Source: Camden Town Brewery

Camden Town CEO Adam Keary (l) and founder Jasper Cuppaidge

It’s the end of an era for Camden Town Brewery as owner AB InBev plots a restructure at the craft brewer to fully integrate it into the wider group, The Grocer has learned.

Founder Jasper Cuppaidge, who sold the London-based brewery to AB InBev for £85m in December 2015, will step back from the business into a consultant role, while CEO Adam Keary will leave in March after managing the transition into the parent’s UK division, a letter sent to Camden’s on and off-trade customers revealed.

A number of roles across the executive, finance and sales teams at Camden are being looked at in the shake-up as AB InBev seeks to simplify the business and eradicate duplication. Many of the functions are expected to be moved and run centrally from the London headquarters of Budweiser Brewing Group, the UK arm of the brewing giant headed by Paula Lindenberg.

AB InBev is currently running a consultation process with the employees at Camden about the changes, with the final number of jobs to be axed yet to be finalised.

The remaining staff in production, engineering, supply chain and distribution at Camden’s breweries in Kentish Town and Enfield, the warehouses and back office will continue to operate as normal at the current sites.

“Starting in January 2021, Camden Town Brewery will become fully integrated with the UK AB InBev business, Budweiser Brewing Group,” the letter to customers written by CEO Adam Keary said.

“We will unify the two businesses, bringing the best of both and ultimately creating one bigger and better partner for you and all of our other customers.”

The integration will take a number of phases, starting by joining the two sales teams as AB InBev aligns one account manager per customer, the letter added.

Invoicing, logistics and support functions are also being combined.

“All of this is with the objective to give you better service,” Keary writes. “We are committed to this, and it will be driving our approach throughout the integration.

“The integration also presents some great opportunities for the Camden beer team as they now transfer into Budweiser Brewing Group and will have access to both local and global opportunities at AB InBev.”

Paula Lindenberg, president of Budweiser Brewing Group UK&I, said in a statement that the move was part of a long-term strategy and would pave the way for future growth and expansion at Camden.

“As Camden has continued to see phenomenal growth, with the start of 2020 showing an anticipated 10th year of 50% consecutive gains, now is the time to fully integrate to keep up with consumer demand and to grow further,” she said.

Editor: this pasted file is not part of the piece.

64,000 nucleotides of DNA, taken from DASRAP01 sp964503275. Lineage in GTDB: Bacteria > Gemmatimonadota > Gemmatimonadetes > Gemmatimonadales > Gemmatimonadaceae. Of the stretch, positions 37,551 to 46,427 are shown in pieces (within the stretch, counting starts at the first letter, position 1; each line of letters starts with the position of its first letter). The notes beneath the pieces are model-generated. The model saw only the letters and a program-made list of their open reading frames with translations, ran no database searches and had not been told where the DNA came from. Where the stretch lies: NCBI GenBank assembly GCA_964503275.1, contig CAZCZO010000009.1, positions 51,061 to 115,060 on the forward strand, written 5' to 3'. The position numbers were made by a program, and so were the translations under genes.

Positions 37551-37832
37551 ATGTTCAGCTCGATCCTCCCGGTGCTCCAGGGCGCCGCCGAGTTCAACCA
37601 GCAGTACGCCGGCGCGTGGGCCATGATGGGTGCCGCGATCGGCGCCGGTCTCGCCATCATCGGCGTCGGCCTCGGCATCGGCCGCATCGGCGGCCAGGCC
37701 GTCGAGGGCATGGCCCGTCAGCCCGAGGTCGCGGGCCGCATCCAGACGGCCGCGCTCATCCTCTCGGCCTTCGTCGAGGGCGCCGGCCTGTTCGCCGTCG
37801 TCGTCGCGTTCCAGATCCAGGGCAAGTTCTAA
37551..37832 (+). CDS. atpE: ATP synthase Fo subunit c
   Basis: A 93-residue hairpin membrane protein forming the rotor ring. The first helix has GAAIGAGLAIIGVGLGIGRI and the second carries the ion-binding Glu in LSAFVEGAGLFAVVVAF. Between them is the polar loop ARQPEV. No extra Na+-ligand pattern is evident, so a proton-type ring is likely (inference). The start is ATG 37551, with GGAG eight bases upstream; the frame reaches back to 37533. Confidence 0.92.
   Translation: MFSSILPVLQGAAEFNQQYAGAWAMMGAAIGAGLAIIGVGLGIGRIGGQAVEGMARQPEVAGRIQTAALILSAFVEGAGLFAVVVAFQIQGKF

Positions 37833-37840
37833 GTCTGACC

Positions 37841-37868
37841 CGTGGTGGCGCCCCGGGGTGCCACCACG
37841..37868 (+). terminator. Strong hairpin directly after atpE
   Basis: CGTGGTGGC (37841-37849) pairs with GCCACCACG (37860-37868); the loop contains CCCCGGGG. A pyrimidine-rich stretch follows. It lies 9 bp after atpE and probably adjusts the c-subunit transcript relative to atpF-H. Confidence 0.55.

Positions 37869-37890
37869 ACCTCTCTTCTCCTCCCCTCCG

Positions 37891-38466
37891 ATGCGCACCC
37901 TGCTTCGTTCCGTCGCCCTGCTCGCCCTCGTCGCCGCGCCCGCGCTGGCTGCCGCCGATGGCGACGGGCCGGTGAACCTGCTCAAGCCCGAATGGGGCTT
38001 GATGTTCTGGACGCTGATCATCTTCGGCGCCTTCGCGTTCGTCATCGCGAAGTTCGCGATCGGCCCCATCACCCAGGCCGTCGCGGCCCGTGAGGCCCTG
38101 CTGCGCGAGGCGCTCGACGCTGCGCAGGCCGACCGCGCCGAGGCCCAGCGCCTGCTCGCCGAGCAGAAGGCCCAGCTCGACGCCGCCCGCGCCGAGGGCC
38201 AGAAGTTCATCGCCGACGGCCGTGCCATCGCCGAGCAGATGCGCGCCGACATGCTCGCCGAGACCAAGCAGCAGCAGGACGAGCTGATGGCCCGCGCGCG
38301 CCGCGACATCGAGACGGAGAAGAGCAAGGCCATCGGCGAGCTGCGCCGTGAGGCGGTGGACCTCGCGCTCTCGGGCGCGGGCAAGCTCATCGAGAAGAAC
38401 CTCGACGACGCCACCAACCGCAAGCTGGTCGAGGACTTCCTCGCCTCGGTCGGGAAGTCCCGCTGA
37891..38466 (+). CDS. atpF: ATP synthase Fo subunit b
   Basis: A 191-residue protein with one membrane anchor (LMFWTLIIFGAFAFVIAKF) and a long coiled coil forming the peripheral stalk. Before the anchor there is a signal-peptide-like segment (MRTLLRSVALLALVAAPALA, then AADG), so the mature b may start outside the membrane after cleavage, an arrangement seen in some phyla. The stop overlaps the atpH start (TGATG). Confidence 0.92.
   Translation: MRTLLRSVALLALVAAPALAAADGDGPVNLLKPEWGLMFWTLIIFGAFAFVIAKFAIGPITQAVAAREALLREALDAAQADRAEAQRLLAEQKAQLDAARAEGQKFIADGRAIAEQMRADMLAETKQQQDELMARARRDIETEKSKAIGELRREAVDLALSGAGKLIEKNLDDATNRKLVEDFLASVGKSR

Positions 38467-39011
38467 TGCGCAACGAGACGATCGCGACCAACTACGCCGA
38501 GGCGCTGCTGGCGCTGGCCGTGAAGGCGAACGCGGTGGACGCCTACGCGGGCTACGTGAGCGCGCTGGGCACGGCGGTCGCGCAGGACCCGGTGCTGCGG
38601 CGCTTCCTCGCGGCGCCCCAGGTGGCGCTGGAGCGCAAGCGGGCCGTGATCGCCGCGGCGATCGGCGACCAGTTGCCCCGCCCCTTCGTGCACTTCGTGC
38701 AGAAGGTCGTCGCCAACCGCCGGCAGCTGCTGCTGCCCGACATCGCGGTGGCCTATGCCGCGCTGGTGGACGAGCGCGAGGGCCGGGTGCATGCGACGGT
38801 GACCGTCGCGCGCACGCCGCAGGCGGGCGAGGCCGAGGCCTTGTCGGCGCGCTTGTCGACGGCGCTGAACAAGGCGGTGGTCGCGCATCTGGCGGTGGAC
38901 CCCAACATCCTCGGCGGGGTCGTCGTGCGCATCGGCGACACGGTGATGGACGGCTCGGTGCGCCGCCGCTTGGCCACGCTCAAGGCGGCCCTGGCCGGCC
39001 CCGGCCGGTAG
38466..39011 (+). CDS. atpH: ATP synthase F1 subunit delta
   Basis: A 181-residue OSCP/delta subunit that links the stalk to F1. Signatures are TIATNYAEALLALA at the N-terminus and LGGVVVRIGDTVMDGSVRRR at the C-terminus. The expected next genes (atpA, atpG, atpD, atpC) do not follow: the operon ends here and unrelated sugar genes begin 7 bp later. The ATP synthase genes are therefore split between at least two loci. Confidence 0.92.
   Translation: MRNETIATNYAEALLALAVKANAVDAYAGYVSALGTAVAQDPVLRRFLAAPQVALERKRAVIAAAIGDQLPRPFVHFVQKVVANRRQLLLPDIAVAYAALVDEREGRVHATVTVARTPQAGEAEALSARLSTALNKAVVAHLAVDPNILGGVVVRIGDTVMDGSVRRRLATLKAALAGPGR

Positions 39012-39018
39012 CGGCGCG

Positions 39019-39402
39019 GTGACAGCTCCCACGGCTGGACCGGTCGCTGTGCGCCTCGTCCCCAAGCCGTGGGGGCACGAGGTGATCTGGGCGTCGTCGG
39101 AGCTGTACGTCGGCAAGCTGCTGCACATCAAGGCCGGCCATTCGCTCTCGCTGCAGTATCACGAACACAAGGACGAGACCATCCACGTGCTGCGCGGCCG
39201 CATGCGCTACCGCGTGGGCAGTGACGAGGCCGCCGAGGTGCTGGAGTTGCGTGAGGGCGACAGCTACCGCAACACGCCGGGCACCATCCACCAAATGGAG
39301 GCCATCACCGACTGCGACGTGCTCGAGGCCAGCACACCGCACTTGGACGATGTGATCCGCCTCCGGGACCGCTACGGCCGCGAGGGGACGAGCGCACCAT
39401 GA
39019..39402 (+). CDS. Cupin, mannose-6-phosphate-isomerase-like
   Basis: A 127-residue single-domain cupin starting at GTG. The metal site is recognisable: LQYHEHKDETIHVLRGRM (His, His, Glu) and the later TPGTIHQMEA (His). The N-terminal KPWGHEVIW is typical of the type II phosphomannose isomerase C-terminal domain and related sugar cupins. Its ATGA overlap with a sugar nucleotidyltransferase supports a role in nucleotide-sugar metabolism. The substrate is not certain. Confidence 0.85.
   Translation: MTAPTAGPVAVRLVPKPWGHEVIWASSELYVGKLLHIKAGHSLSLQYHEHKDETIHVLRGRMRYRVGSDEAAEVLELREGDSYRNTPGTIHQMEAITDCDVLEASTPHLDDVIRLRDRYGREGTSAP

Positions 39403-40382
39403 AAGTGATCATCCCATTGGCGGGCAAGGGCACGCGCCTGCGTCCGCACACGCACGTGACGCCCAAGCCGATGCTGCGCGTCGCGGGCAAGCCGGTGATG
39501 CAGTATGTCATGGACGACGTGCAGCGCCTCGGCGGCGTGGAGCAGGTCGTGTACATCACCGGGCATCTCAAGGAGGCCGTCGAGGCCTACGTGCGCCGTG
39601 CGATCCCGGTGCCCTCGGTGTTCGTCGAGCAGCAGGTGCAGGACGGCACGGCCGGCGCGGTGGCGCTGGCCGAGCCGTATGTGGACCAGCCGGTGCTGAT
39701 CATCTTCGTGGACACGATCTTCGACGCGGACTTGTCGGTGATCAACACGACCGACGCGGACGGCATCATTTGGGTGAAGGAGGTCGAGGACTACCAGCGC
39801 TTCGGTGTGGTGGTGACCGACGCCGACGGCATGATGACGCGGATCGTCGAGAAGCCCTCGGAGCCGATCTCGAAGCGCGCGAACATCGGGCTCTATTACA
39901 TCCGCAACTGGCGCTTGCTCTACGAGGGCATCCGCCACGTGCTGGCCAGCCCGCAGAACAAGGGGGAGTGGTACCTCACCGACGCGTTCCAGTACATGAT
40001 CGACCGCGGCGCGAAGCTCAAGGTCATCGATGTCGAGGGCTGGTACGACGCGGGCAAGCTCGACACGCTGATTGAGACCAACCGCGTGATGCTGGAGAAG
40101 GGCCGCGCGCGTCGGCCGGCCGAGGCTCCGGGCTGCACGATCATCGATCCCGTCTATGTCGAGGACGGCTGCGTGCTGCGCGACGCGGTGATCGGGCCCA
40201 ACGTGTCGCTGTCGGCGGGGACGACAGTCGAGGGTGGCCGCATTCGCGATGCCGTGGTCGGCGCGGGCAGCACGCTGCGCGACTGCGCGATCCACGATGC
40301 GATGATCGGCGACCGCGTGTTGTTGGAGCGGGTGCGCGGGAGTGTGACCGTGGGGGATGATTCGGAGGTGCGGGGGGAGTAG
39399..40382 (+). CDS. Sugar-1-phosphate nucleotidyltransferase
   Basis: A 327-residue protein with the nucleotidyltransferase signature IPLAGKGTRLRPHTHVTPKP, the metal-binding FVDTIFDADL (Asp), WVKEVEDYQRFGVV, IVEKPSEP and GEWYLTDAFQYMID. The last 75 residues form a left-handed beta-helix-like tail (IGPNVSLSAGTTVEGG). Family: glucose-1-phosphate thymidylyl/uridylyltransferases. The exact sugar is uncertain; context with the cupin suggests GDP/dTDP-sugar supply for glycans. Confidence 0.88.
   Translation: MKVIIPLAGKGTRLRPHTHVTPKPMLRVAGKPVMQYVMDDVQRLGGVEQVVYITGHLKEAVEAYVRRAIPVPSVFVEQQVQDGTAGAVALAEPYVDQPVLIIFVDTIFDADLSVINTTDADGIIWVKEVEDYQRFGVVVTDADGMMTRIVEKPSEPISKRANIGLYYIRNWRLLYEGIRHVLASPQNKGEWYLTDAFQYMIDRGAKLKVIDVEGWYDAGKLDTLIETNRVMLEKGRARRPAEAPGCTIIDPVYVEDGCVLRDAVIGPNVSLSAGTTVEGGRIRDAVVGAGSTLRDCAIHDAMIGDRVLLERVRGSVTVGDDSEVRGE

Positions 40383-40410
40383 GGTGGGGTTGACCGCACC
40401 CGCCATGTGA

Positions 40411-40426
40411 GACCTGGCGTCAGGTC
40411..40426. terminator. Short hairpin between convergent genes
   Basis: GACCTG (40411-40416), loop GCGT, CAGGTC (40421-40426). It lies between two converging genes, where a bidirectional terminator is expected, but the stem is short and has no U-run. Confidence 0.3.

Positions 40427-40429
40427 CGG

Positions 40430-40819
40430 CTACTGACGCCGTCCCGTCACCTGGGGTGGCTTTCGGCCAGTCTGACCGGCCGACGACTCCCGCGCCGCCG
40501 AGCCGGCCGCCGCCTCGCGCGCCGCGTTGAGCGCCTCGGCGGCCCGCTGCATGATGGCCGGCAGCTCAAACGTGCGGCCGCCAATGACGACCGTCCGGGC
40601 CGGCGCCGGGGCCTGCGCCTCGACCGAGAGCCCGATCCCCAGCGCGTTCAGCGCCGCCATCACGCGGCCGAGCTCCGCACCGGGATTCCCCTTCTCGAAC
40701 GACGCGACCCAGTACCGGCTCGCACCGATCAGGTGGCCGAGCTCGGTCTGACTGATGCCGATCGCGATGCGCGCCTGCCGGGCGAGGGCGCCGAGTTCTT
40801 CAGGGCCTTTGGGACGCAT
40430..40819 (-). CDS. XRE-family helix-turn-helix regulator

“We believe that our teams complement each other and that our ambition is the same. I couldn’t be more grateful for the strong company the team has built.

“Camden Town Brewery will continue to be focused on getting more fresh, high-quality beer into the hands of more people in the UK. We love the Camden Town brand and ethos, and we do not want to change this, but to see it continue to grow.”

A spokeswoman for Budweiser Brewing Group added that the group would try to minimise the total number of redundancies during the integration.

“Our people continue to be our most important asset,” she added. “We anticipate retaining most of the talent from Camden, and we are aiming to reduce any potential total impact to a minimum by reviewing alternative opportunities for any employees within the company.”

Adam Keary joined Camden in 2017 as sales director, spearheading the launch into the supermarkets, where the brand has grown rapidly to sit second behind category leader BrewDog.

He was promoted to CEO in 2019, overseeing the launch of the direct-to-consumer business, as well as signing a sponsorship deal with Arsenal to become the football club’s official beer partner.

Founded in 2010, the business has grown rapidly under AB InBev’s ownership, with annual revenues now at more than £50m, compared to £14m at the end of 2015.

The majority of Camden’s sales are generated in the on-trade across 3,500 pubs, but retail has grown to represent more than 20% of the business, with the Hells beer available in Tesco, Sainsbury’s, Morrisons, Asda, Waitrose and M&S.

Its off-trade sales grew by more than 80% in 2019, which has been eclipsed this year as the coronavirus pandemic forced pubs to close and pushed consumers to buy more beer to drink at home.

AB InBev has also invested significantly in production at the business, with a new £30m brewery opening in Enfield in 2017, expanding Camden’s annual capacity to 400,000 hectolitres.

However, the acquisition by AB InBev sparked controversy in the craft beer world at the time of the deal, with critics vocal about Camden “selling out” to the Budweiser and Stella owner. It led BrewDog to delist Camden Hells from its bars after CEO James Watt said the company didn’t sell beers brewed by AB InBev.